Mexico City 2017

Museums of Cities and Contested Urban Histories

30-31 October 2017

We took ICOM’s theme for 2017 as our starting point. To control the past is to control our present and future. There may be facts in history, but it’s their interpretation which matters – you tell me your truth and I’ll tell you mine. Even the facts themselves are contested – no, it did not happen is a frequent comment. We now even refer to alternative facts. And there are facts we would prefer to forget. Yet things do happen, people die, Palmyra gets destroyed and the why and how does not seem to matter much.
Saying the unsayable about our history is a difficult area for museums to explore, but this what we aimed to address in our conference.

Conference Partners:
ICOM CAMOC |ICOM Disaster Risk Management Committee |Mexico City Museum (Museo de La Ciudad de México) | ICOM Mexico: | ENCRyM – National School of Conservation, Restoration and Museography, National Institute of Anthropology and History/La Escuela Nacional de Conservación, Restauración y Museografía, Instituto Nacional de Antropologìa e Historia): Secretario de Cultura, Gobierno de la Ciudad de México:
We would like in particular to thank Yani Herreman of Mexico City, a CAMOC member and former President of ICOM-LAC who has contributed so much to the organisation of this conference.

More about CAMOC Mexico City 2017:
Book of proceedings


Maya Devalos, President of ICOM Mexico, Joana Monteiro, Chair of CAMOC, and Yanni Herreman, the conference organiser, former President of ICOM-LAC and one of CAMOC’s first members.  At the Museuo Nacional de Culturas, the conference venue.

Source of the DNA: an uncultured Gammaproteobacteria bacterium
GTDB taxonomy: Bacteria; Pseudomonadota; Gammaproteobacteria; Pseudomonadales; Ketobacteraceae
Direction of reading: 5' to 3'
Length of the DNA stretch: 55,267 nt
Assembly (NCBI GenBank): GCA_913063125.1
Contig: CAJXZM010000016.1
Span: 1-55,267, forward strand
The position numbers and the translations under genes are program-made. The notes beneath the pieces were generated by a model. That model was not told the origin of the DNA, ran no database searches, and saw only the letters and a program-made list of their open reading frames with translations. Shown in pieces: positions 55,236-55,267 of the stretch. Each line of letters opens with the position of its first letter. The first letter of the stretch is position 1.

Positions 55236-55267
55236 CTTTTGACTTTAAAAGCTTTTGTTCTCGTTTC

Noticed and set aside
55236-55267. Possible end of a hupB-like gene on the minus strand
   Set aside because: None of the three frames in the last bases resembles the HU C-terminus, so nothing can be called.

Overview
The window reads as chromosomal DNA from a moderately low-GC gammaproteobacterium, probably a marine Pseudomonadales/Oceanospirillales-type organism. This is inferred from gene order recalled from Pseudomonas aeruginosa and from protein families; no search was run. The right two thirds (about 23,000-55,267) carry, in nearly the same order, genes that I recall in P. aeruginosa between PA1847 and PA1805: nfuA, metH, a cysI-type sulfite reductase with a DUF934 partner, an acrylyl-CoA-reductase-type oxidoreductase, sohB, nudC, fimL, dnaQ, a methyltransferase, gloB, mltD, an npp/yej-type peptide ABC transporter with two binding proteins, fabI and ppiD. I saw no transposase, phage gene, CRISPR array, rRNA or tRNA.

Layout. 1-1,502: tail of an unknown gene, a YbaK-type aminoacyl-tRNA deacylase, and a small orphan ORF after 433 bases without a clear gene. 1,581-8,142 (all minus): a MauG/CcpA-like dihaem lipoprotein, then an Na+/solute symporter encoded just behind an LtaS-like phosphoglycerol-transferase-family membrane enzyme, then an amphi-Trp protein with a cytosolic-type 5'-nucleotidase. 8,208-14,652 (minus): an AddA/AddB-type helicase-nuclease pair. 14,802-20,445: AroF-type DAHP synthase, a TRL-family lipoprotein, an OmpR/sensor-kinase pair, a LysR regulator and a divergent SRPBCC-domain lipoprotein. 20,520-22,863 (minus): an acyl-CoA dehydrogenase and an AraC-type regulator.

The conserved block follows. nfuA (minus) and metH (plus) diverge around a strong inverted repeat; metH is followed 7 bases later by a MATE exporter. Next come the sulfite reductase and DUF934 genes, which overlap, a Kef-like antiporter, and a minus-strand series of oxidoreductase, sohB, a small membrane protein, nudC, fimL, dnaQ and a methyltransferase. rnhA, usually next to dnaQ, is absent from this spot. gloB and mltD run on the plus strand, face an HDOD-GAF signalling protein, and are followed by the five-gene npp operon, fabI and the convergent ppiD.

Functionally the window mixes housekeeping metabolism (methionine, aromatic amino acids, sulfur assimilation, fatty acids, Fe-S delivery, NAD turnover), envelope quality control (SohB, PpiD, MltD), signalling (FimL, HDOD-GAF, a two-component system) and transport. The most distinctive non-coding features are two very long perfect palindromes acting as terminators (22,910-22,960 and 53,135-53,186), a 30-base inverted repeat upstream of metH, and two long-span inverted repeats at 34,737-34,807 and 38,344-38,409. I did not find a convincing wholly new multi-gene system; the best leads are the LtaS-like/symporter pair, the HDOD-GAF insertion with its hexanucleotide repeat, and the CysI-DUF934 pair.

Chris Reynolds: “Dealing with the legacy of the past is the principal challenge facing Northern Irish society and the cause of the conflict remains a highly contested political issue.”
Catherine Cole, Canada, Bonginkosi Zuma, South Africa, Eric Sandweiss, USA 


The great pyramid at Teotihuacan, once the largest city in pre-Columbian Mexico. One of the excursions organised by our hosts.

Migration:Cities  |  (im)migration and arrival cities
The second workshop of the project was on 28 October, just before the annual conference itself.  It took place at the Museo Nacional de las Culturas (National Museum of Cultures). Stay tuned. More details about our Migration:Cities project will be set out in the Workshops page of our web site shortly.

Main courtyard.  Museo Nacional de las Culturas. National Museum of Cultures. INAH. Ciudad de México
China Hall. Museo Nacional de las Culturas, National Museum of Cultures, INAH, Ciudad de México. 
Mexico City Museum
The Library by Juan O’Gorman at the Universidad Nacional Autónoma de México © Architectural Review